Dielectric Metamaterials- No naturally occurring material can have a dielectric constant less than 1. Metamaterials can exploit the macroscopic behavior of materials to create an effective dielectric constant less than 1 or even less than zero. These materials are made with high dielectric inclusions with specific shapes and sizes (rods, donuts, etc) in a lower dielectric matrix. Under certain conditions, these materials can exhibit a dielectric constant less than zero. What exactly does this mean? Recall the equation D=εE. A positive ε implies that the displacement field is in phase with the electric field. A negative ε means it is 180º out of phase with the electric field. A metamaterial can introduce a phase delay into the material response which will result in the displacement field being out of phase with the applied electric field.
It is well known that a dielectric material can act as a waveguide, supporting TE (transverse electric) and TM (transverse magnetic) modes like a more conventional hollow metallic waveguide. Like the metallic waveguide, if the dielectric waveguide is truncated, standing waves will exist and it will behave as a resonant cavity.
Analysis of hollow metallic cavities is straightforward as matching the boundary conditions of zero tangential E field on the metallic boundaries leads to exact solutions for simple shapes. For a dielectric resonator, it is a little more complex. The air dielectric boundary confines most of the field to the dielectric material but the boundary conditions are less straightforward. Often the dielectric is used inside a metallic enclosure and hence serves to reduce the size of the enclosure. The quality factor Q can be very high for a dielectric resonator and is proportional to the inverse of the material loss tangent.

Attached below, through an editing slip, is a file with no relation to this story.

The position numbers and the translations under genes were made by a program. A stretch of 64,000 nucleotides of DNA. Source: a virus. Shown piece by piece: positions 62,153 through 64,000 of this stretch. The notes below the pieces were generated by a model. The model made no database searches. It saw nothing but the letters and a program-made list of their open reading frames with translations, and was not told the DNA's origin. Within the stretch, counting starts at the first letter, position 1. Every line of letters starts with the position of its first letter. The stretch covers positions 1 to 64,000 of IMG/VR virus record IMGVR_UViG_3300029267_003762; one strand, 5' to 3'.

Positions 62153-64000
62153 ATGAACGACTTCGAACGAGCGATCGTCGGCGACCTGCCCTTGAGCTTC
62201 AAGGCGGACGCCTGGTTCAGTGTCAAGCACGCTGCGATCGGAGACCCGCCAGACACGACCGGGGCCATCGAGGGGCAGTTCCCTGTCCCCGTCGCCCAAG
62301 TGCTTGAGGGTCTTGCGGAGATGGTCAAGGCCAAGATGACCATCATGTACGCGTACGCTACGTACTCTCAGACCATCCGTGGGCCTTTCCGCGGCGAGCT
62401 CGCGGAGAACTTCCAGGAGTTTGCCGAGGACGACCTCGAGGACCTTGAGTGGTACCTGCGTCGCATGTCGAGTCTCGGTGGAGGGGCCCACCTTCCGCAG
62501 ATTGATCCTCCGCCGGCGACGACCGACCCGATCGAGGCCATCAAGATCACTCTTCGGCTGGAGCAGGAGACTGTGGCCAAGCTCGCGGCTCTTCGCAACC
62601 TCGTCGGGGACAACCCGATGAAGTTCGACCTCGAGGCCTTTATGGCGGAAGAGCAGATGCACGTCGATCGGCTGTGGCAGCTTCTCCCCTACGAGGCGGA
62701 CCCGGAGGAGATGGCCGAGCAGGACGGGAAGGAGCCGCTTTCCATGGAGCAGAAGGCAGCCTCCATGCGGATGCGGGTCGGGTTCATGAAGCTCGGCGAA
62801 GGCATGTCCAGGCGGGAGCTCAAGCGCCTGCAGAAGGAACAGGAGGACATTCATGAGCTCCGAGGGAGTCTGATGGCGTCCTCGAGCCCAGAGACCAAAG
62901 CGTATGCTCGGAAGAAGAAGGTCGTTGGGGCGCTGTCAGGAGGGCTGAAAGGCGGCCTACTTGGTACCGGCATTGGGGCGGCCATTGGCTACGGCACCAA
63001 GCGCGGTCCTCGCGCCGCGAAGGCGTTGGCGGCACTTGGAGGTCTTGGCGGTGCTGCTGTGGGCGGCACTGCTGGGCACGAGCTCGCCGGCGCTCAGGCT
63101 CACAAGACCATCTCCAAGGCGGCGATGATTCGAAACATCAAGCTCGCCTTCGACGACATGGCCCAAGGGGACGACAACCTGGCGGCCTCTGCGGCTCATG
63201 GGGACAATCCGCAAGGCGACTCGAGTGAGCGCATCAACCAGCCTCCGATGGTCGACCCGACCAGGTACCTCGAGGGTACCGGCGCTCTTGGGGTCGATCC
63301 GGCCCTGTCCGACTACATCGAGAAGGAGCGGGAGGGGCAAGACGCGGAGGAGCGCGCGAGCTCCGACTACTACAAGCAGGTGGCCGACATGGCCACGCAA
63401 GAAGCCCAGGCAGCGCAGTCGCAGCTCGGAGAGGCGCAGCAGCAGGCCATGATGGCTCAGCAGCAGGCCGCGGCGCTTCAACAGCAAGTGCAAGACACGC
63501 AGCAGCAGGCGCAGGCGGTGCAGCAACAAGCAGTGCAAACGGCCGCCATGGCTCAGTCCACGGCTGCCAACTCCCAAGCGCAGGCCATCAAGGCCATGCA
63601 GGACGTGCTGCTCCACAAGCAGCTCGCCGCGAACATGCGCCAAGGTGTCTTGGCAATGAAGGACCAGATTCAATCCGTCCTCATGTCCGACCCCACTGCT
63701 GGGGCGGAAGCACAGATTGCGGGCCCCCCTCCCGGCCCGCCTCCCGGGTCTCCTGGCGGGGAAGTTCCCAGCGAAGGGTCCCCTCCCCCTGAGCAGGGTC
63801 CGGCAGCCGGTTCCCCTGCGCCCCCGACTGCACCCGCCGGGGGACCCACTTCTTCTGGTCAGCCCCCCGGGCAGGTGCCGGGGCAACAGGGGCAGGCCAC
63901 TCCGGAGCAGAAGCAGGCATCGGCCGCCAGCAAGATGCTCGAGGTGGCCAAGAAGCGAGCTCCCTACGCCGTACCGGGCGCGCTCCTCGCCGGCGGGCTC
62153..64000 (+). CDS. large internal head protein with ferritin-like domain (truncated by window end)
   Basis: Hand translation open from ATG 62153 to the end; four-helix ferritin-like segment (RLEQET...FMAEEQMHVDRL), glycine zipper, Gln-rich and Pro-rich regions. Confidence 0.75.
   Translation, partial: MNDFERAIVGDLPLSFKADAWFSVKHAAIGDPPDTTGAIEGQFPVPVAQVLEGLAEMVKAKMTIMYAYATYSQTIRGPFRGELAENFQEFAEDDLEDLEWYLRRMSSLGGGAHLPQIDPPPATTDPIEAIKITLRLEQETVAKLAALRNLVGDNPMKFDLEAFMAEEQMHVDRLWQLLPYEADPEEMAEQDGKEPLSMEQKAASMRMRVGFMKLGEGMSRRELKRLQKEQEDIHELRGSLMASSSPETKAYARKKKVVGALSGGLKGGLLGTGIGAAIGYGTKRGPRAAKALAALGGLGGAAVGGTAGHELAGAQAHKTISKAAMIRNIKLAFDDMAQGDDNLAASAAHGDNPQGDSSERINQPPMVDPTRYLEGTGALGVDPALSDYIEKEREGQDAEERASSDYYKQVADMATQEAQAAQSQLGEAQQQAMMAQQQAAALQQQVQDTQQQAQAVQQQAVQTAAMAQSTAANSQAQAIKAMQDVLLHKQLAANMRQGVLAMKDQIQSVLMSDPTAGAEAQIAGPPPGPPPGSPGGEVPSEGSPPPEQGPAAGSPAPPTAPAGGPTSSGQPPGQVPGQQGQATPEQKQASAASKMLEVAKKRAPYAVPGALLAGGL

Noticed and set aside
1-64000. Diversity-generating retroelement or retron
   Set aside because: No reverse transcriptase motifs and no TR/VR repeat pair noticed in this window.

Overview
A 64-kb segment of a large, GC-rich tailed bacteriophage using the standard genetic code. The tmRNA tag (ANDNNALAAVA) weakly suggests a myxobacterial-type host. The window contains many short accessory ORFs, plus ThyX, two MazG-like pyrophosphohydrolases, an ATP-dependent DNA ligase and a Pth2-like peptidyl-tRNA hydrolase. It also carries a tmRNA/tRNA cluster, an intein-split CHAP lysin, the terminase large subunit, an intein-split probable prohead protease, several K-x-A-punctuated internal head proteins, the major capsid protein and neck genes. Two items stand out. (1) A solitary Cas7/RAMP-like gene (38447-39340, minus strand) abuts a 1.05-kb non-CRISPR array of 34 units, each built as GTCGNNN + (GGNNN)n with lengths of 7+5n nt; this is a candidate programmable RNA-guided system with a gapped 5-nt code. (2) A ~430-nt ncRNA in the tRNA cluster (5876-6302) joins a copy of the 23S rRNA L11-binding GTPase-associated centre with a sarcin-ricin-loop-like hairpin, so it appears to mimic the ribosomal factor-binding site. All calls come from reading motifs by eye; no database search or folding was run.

A dielectric resonator when not enclosed by metal can be an efficient antenna with wider bandwidth than comparably sized patch antennas at the cost of the antenna no longer having a low profile. Dielectric Resonator Antennas (DRA)also have qualities useful in creating antenna arrays. A single dielectric resonator will resonate at many different frequencies with different field configurations. This can be exploited with different feed locations and mechanisms in a DRA enabling dual band performance.
Low K Materials (1<K<2)